The $250 million adventure movie that Disney is trying to call “the next Pirates of the Caribbean” is now in theaters, and despite it not being as successful as the executives at Disney wanted, it’s still a pretty fun.
I was never very excited for John Carter from the start. I didn’t think it looked awful, but there was nothing in the trailers or photos that really had me hooked. I would just watch it and go “ehhhhh, whatever”. Because it just looked like another Star Wars meets Avatar meets Cowboys and Aliens meets Green Lantern meets Prince of Persia meets…well you get the idea. But the funny thing is that John Carter actually comes from a book series written a century ago called John Carter of Mars, written by Edger Rice Burroughs. So really, the story of John Carter came before all these movies. Which really stinks on it’s part because it’s now being compared to all those movie i just listed even though it was the first of it’s kind. Even though this is true, you still can’t help feel it borrowing from others.
The movie as a whole was pretty good though. Nothing amazing is ever seen or heard, but It’s all in good fun. I don’t care if I’ve seen someone fight a giant monster in a packed arena before. Chances are I’m still going to enjoy watching on screen anyway. This is all great stuff that John Carter had going for it. The effects and action scenes were never overdone to the point of being repetitive and there was always something new to go along with each battle scene, big or small. John Carter (played by Taylor Kitsch) is able to jump extremely high in the air and have enhanced strength abilities all due to the lack of gravity Mars has, so he gets treated like a type of superhero at points.
I was going to explain of John Carter got to Mars in the first place, because he didn’t start out there at first. But I figured it would be better to leave that out mainly because I knew nothing going in about the character or how he got to where he was, and I had more fun and interest because of that because I kept waiting and wondering until the point he gets to Mars and found his life on Earth very mysterious and enjoyable while he was there. I can try and explain the rest of the plot, but there honestly isn’t very much to explain without anyone loosing interest. Because me listing off who is fighting who and who is the ruler of what is not as exciting as seeing it for yourself. All you need to know is that there are societies at war along with multiple armed creatures who you don’t want to mess with, (although, Carter spends a lot of time with them).
Another thing that I really loved was the score, composed by Michael Giacchino. Disney scores almost never disappoint, and this is no exception. One scene in particular, involving a fight against the green armed creatures and the flashbacks Carter has been having about his Earth life, really had me caring for him and sucked me into the adventure. The music is like that pretty much all the way through, but that one scene really stuck out to me in the theater.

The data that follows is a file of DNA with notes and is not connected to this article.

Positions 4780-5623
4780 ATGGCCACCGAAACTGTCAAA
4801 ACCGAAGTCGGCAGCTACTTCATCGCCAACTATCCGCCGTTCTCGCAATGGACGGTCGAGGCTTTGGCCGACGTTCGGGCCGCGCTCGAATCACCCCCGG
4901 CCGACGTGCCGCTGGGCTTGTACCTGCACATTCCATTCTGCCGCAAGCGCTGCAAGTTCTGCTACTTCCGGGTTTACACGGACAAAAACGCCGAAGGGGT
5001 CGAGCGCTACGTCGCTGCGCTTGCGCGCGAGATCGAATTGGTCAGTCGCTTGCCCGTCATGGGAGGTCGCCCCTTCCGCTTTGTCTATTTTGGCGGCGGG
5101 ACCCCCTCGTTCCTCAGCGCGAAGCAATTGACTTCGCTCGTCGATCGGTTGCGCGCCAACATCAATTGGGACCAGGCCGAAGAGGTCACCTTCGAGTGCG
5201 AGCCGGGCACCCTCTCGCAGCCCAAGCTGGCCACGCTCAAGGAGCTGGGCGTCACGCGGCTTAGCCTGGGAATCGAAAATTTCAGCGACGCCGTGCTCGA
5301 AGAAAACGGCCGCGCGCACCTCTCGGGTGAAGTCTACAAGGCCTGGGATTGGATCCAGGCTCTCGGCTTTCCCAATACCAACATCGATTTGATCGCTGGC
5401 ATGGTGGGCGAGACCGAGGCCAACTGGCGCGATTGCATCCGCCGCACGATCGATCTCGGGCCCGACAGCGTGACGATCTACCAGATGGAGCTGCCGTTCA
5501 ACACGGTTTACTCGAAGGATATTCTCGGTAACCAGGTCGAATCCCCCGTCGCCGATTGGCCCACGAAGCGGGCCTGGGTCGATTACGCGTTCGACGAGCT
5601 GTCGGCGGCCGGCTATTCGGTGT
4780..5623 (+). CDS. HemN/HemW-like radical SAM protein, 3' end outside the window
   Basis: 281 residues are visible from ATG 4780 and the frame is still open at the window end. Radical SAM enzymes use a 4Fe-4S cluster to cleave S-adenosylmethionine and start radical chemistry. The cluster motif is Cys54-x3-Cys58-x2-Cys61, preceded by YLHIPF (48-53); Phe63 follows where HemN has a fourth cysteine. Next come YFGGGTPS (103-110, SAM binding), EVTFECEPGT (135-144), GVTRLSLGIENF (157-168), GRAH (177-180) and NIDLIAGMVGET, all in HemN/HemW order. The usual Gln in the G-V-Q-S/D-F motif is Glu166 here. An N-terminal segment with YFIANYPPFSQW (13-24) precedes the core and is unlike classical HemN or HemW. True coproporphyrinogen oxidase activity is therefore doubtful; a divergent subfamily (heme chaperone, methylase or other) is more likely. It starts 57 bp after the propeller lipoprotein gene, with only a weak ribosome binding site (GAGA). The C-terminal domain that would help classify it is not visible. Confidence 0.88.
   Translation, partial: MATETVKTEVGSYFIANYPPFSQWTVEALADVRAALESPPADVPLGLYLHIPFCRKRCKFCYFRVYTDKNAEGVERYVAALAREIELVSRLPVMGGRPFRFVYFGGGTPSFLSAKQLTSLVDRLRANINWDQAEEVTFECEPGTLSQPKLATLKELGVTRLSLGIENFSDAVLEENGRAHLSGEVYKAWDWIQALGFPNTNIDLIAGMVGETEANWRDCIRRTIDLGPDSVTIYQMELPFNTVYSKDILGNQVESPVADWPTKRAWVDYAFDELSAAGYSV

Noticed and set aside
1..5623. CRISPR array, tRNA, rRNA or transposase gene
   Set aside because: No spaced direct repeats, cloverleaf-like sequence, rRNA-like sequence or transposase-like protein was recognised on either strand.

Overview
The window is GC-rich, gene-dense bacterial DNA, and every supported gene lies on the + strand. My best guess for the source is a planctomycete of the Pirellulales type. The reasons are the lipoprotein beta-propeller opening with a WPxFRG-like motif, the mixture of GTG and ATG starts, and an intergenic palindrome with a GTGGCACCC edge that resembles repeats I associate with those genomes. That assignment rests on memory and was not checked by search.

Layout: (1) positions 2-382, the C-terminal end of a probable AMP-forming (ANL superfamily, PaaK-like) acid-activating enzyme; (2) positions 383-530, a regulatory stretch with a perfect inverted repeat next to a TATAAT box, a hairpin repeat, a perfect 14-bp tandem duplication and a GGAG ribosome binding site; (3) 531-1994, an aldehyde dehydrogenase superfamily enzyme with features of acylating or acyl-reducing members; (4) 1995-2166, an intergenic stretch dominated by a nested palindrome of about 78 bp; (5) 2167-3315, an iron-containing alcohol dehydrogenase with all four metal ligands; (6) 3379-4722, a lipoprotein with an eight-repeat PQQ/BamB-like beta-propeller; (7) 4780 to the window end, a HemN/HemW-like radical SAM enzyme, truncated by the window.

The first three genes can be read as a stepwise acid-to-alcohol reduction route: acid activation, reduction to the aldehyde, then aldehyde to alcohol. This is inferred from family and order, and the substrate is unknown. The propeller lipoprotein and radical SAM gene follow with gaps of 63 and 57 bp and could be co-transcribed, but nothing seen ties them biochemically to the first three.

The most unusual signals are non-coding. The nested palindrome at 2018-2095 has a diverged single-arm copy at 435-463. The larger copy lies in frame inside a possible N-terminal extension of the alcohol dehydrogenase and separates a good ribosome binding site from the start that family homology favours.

Along the lines of what I liked, I need to discuss the acting. Taylor Kitsch plays a fine version of John Carter. Like I said, I never read the books so I’ve had no other comparison in my head to what John Carter could look and act like, but I could imagine this is pretty darn close. Lynn Collins plays the princess of the movie, Dejah Thoris. Because every Disney film needs some kind of a princess right? To my surprise, she played a very strong character, both in strength and in traits. She’s just the “damsel in distress” like many other female counterparts do. She as quite a bit of action to herself and even scenes to establish her wants and desires instead of just “oh look at me, I’m pretty”! Voice actors include Thomas Haden Church and Willem Defoe. They both voice strange green creatures with the multiple arms who take John Carter in after he first arrives on Mars. They are alright for what they have to do, although their voices are almost unrecognizable, so going just to hear them would be a waste of everybody’s time.
The negativity in the movie may seem simple, but it can bring it down a lot while watching it. One thing i can’t stand in a script is if it’s muddled with corny lines and situations, and boy this was full of them. If Disney really wants to replicate the success they’ve had with the Pirates of the Caribbean franchise, they should start taking the dialogue seriously and fill it with witty and clever lines that will be memorable rather than cheesy one liners and things no one of Earth would say (or in this case, Mars). Also, the last twenty or so minutes of the movie seemed very rushed. The pacing was fantastic up until the end point, where major things would be happening and they would come out of no where. If the filmmakers had taken the time they took to build up the ending and make it just as well paced as the first couple hours, then I could have appreciated it more instead going “wait, why is this all happening”?
Even with it’s inability to compete with Disney’s other live action franchises (I’m in the minority group that really liked Prince of Persia), I still found John Carter to be a fun adventure that I was sucked into and was never bored at any moment. Maybe it was the IMAX 3D experience that enhanced my enjoyment, but all in all, I have no problem giving John Carter a recommendation based on awesome visual thrills and an entertaining new universe.